UNEASY PIECES: In Ondaatje’s prose, lives are always fractured narratives.
Michael Ondaatje builds his new novel, Divisadero, around a triad of characters: “twins” Anna and Claire, who were born concurrently to different mothers who die in childbirth, and adoptee Coop, “the endangered heir of a murder,” the only survivor of a massacre. They’re brought together in childhood on a ranch in 1970s Northern California. When their father discovers an affair between the 16-year-old Anna and the few-years-older Coop, the trio are dispersed in a brutal rending of their makeshift family. The recurring pattern of the novel is established: provisional families, structures, and identities are found or created and then shatter or disappear.
Ondaatje develops the prototype for his composition in the old Gold Rush town of Petaluma. Here lived a “many-headed civilization” of prospectors and the attendant “whisky merchants, poets, heroic dogs, mail-order brides. . . . ” Miners generate boomtowns; these eventually burn, flood, or are abandoned. In this literary terrain, it’s “as if there were a novella by Balzac round every bend.” Ondaatje invokes the French naturalists by name and by allusion. In his great chain of being the angels are Dumas, Stendhal, Flaubert. He even makes room for Colette.
After the family dissolves, the narrative fractures, switches decades, locales, points of view. Coop falls in with a tribe of gamblers. He takes to this new religion of odds, set-ups, and larceny and its accompanying saints, like the “player called The Gentile who had won his future wife in a card game, with a pair of nines.” The role of fate seems manageable when you’ve learned how to stack the deck. But in a high-stakes game in Vegas, while a television silently shows the bombs dropping over Baghdad, Coop’s recklessness precipitates his expulsion from the desert oasis and his new clan.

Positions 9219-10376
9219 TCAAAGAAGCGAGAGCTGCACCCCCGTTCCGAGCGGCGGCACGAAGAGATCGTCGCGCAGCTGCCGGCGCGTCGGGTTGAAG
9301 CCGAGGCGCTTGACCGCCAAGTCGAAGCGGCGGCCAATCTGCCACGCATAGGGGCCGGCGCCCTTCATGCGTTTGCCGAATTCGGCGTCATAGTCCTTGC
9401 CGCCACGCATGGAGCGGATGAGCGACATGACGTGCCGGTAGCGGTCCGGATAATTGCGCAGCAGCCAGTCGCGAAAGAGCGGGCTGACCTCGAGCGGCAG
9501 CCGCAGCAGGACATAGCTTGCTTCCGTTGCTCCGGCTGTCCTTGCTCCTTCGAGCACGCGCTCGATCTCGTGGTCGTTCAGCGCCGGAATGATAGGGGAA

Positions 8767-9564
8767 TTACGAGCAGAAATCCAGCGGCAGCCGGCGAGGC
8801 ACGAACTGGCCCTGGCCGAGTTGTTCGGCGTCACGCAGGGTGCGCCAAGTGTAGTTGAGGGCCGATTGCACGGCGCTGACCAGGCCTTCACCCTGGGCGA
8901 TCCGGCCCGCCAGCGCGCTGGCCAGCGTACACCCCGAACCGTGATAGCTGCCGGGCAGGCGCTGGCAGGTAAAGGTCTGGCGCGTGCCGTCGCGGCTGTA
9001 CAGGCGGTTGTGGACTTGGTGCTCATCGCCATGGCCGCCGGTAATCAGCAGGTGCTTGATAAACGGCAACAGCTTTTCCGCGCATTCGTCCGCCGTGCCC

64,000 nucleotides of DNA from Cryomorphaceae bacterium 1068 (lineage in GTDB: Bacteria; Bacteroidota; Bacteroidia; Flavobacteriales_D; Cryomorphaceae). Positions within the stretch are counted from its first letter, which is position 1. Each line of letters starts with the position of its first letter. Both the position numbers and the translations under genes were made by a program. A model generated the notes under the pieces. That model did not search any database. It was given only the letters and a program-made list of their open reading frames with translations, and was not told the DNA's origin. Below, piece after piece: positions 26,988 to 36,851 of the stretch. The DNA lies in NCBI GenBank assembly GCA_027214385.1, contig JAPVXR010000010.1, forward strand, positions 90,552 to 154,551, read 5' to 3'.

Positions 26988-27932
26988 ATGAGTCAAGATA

Anna becomes a scholar and rents the French country house of a minor poet of the Great War, Lucien Segura; there she intends to translate his work. She takes a lover, the Gypsy guitarist Rafael. But, haunted by the past, she remains fragmented, unable to commit herself to even a minor romance. Her father’s violence, she says, was “in retrospect something very small, something that might occur within just a square inch or two of a Brueghel. But it set fire to the rest of my life.”
Only Claire maintains contact with her father. Working with a lawyer in San Francisco, she visits the ranch briefly before taking off on her horse, Territorial. In the hills above her home she is transformed. “Here she was uninterrupted by family life, could be dangerous to herself. . . . ”
The story shifts back in time to Segura, maintaining a ghostly connection with the present. His history is told through his writing, which the war twists from “a complex, finely tuned poetry” into “a blunt, coldly prepared vendetta” chronicling what he witnessed in the military camps and field hospitals. After the war, he writes sentimental tales in which he keeps his lost love and son alive as characters, allowing them and himself “the happiness of a resolution” unavailable outside of fiction.
Ondaatje’s metaphors can feel forced, as when Rafael listens to Bach and hears “the desultory conversations of a wood pigeon.” But the author redeems any stumbles. The pastiche of prose, imagery, and testimony, the temporal leaps that often seemed obstructive in The English Patient — these are less disorienting in Divisadero. Here, Ondaatje’s collage is a splintered mirror that both reflects and dismembers history and memory. He never allows Anna, Claire, and Coop to reconstruct their lives, only to search for new configurations without resolve. “Going after lost things was as uncertain as prayer.”
MICHAEL ONDAATJE | Brookline Booksmith, 279 Harvard St, Brookline | June 4 at 7 pm | 617.566.6660